Seniors Lifestyle Financial Health
Seniors Lifestyle Financial Health

What is senior financial health? We always talk to physical, emotional and mental health but what about financial? The number of seniors in North America is increasing yearly. Do these seniors feel well financially?

Surprisingly, seniors, which include those 50 and over for these statistics:

  • control 70% of all wealth
  • own more homes than any other age group
  • account for 50% of all discretionary spending
  • purchase 41% of all new cars,
  • spend more on groceries, health products, travel and leisure than any other age group.

This would suggest we don’t need to worry about seniors? Wrong! While some of these stats include a younger age then most would deem senior, they are telling.

What isn’t included in the above demographics? Some of these seniors may struggle with many financial things. For example, rising housing and health care bills, inadequate nutrition, lack of access to transportation, diminished savings, even job loss.

How does lack of financial health or security affect  senior’s emotional and physical health?

Older women typically receive much less annually than older men due to lower lifetime earnings. These lower lifetime earnings may come from time taken off for caregiving, lower wages and other issues. Almost two thirds of households aged over 60 have some form of debt. Approximately one third of senior households owe money on a mortgage, home equity line of credit or both. Financial stress adds to the additional stresses of aging. It can hinder well-being, wellness and physical and mental strength.

What is being done to address the financial health needs facing seniors?

Until recently, the percentage of seniors with low incomes had been declining. It then reached a ceiling, the gap between the income of seniors’ and the rest of the country began to increase. It is even more pronounced for seniors living alone. Women who are divorced or separated have a much lower retirement income than single women or widows.

In Canada, many seniors who are eligible have not applied for the GIS – the Guaranteed Income Supplement. Because of this, they are not only deprived of this income but also of all the other benefits provided that use the GIS as the criteria for eligibility.

Many seniors are not aware of the various programs offered. If they do know of them, they are late in applying. Lack of awareness is one of the major reasons many seniors receive such a low amount in pensions.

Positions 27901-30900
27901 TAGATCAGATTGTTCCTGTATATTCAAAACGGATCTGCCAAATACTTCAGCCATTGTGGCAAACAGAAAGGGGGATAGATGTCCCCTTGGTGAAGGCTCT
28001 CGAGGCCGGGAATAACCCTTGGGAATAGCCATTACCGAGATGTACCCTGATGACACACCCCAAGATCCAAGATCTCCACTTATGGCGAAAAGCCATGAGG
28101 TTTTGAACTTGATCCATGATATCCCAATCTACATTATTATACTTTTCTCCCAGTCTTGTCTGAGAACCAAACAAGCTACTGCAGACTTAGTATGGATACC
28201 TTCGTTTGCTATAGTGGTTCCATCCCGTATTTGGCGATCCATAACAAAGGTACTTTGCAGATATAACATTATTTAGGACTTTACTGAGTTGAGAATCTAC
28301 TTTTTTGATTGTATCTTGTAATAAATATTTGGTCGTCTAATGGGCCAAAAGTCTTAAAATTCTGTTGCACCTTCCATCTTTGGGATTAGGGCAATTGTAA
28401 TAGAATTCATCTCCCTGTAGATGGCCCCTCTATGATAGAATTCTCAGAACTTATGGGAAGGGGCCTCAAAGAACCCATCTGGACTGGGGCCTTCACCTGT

For caregivers, one of the most useful things you can do is ensure that your loved one is receiving all of the benefits for which they are eligible. With the GIS, this means renewing it each year. For seniors with cognitive problems or low literary skills, this can mean losing out on many benefits if there is no one to help them with information or applications.

Is the government helping?

Today, in Canada, the federal budget promises to top up this monthly non-taxable benefit for low-income OAS recipients. Up to $947 annually, improving the financial security of about 900,000 seniors across Canada. It doubles the current maximum GIS top-up. It represents a 10% increase in the total GIS benefits available to the lowest-income single seniors. A few other key facts about the supplement increase:

  • It represents an investment of over $670 million per year
  • The graduated benefits are based on income threshold of $4,600
  • The benefits will be phased out at income of $8,400 or more
  • Going forward, they will be calculated based on individual (not combined) incomes

Learn more at

For those seniors who continue to work, there are clawbacks in the form of taxes. These have to be paid or other allowances may be cut completely. The best thing we can do for all seniors is to make sure they are aware of every type of income available.

So what does lack of financial health mean to seniors?

Lack of financial health or security adds to the stress that many seniors are already going through. They may have illnesses or disabilities that force them to live where they don’t feel secure or have privacy. The worry of not having enough money puts more pressure on them. It adds increased risk for those who have heart disease and other illnesses affected by stress.

Make sure your loved ones have help in accessing all of the help available to them upon retirement. Source a financial advisor to help them work towards financial wellness.